It seems meanwhile, that down closer to the sea, they’ve had some sort of docklands redevelopment that has turned the seafront close the castle from ferry terminal into modern ‘village’ of sorts. The effect however for tourists is that the whole area kind of just looks like a huge shopping centre complex like you’d see anywhere else, except that unlike anywhere else, you can’t actually afford to buy anything in there. I very quickly discovered that the main things I could afford to eat regularly over in Oslo in order to comply with our ‘budget’ was the special ‘2 pr 10kr’ deal on bananas in 7-11, and the ‘Super Big Bite’ a plastic-tasting (but generally semi-decent) hot dog also from 7-11, and a snip at the price for just 25kr. (Around €3). Moving on from the docklands area, we headed up towards the castle, where a lack of signage led to us wandering around quite aimlessly for up to an hour before finally coming across the armed forces museum. To be fair to Oslo, and give it a break, if you’re really into museums and that sort of attraction, then you’re pretty much sorted – the whole place is stocked up with free museums, the only major caveat being that you quite often need to be fluent in Norwegian to actually understand what’s going on. I was more than a little disappointed at that, because really, to have all these free museums and attractions and then not make them accessible for foreign visitors, renders the whole thing a bit of a waste of time. The armed forces museum for example, was generally quite good about translating things, but the film museum we also went to about half an hour later had not an ounce of English throughout, besides which, it also showed one of the scariest short films I’ve ever seen, even if you haven’t a word of Norwegian.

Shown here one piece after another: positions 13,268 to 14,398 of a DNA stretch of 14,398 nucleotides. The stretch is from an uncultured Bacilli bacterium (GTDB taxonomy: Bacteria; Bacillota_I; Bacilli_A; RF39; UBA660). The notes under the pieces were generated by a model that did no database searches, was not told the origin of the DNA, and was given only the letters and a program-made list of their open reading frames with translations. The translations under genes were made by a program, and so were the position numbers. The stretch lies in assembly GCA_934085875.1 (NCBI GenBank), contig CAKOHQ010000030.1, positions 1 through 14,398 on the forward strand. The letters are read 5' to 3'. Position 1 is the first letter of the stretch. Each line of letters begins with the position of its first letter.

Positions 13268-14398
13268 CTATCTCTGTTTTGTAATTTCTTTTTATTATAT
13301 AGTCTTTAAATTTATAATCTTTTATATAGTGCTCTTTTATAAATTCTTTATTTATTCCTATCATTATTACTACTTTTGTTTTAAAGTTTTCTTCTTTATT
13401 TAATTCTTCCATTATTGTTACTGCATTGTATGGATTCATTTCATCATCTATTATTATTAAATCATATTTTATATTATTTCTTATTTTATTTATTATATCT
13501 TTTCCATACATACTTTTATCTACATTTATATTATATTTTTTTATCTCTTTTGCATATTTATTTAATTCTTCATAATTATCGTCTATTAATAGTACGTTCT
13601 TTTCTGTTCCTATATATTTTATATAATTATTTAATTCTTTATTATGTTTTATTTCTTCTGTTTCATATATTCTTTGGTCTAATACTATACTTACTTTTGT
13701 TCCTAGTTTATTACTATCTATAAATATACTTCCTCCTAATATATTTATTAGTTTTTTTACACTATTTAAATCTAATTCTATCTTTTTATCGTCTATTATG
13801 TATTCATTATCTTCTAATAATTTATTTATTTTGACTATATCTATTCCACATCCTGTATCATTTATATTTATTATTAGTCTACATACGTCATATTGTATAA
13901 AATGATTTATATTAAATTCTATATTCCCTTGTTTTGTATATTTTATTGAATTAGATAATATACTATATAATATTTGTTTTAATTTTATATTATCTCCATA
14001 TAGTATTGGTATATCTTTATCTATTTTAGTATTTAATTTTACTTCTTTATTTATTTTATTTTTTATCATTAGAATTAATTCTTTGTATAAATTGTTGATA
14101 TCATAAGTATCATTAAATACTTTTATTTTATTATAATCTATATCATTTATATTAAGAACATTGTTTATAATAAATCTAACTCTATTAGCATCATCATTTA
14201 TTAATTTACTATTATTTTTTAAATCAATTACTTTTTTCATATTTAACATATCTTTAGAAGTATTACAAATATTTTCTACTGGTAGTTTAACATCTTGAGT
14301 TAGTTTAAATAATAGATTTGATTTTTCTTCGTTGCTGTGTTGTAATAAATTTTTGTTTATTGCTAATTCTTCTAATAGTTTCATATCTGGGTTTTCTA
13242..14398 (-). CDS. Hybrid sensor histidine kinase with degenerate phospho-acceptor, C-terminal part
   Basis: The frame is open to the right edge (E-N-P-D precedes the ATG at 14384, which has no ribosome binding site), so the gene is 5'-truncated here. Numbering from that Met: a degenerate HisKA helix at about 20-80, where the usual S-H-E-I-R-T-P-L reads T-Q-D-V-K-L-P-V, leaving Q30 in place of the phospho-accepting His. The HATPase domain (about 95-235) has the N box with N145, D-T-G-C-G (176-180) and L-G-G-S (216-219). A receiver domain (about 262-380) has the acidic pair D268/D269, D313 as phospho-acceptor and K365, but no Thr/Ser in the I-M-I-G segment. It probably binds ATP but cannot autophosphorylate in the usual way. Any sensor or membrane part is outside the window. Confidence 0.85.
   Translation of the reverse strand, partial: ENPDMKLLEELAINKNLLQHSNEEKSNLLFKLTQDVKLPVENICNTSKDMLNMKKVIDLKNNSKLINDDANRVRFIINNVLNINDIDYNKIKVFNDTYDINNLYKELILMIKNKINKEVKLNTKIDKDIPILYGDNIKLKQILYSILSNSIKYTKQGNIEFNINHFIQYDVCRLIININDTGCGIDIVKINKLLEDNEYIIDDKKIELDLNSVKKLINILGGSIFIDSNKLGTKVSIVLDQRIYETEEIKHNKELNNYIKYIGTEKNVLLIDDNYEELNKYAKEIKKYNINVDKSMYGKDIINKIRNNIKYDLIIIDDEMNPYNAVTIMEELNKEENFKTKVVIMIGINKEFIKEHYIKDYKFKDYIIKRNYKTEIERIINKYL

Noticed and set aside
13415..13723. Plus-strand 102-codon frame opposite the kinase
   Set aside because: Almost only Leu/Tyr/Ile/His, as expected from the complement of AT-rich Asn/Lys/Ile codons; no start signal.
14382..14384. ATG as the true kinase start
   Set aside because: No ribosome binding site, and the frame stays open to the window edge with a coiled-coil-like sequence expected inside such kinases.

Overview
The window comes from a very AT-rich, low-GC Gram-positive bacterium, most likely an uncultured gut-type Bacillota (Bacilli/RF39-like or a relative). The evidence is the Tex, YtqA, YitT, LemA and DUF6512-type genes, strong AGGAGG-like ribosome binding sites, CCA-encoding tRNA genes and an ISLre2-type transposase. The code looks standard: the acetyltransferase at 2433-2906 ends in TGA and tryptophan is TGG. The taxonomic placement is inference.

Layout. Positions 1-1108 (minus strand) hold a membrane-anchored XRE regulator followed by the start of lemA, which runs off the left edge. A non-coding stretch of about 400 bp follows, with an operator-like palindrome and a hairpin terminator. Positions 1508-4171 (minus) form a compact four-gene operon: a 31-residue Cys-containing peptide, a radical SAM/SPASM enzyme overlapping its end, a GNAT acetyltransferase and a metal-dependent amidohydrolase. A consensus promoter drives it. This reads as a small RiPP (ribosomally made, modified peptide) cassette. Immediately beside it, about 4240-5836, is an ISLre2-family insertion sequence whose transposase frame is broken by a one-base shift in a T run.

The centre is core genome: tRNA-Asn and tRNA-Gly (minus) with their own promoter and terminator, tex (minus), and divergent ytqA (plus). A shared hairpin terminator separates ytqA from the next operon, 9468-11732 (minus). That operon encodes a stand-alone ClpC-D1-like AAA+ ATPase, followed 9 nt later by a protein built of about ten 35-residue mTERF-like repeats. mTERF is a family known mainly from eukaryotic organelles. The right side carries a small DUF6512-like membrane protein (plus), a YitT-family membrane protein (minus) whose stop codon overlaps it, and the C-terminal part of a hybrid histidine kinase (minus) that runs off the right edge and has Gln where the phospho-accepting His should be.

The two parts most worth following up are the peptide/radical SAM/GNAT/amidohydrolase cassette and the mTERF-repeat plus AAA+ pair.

The crowds surge towards the centrepiece of the Vigesland Sculpture Park...

We climbed the opera house and looked out over the coast, which was cool, and the design of the opera house is definitely one of the coolest things I’ve seen anywhere in a while. The following morning, we were back up good and early again after yet another sleepless night brought about by the searing heat in the room, the continual sirens blaring just outside on the street, the sounds of the occasional scream of what I presumed was someone being attacked and the constant need for water stemming from my attempts to finish off my litre of Captain Morgan’s Spiced Rum, since I knew I wouldn’t be able to bring it back onto the plane home with me. The next morning we headed out to the Vigesland Sculpture Park, a huge park littered with sculptures everywhere you look. The sculptures were nice, but our continuing dwindling funds and the freezing cold meant that we had to make haste to yet another Norwegian-only museum, before leaving and heading on towards the nearest 7-11 to pick up the next bargain of the day, a 35kr loaf of bread, still warm from the oven. From there, we headed down to the National Library, which unfortunately was closed. And, even more unfortunately, some strange man kept standing close by me, making me nervous and no longer wanting to take a picture of the building. The next evening we went out once again in search of a dinnertime bargain and found what we thought was the bargain of the century, a whole pizza and drink for 100kr (around €12.50). In fact, the pizza was disgusting and was peppered with something that looked uncannily like dry dog food – sadly our attempts to bargain-hunt a dinner, it turned out, were useless against the Norwegians and their high prices and stern ways. The next morning we just had a look around the local area once more, did a tour of Oslo by foot and indulged in another Super Big Bite or two, before returning to the bus terminal for the lengthy journey back to Torp Airport.

And this time, I held onto my pre-printed boarding card like my life depended on it…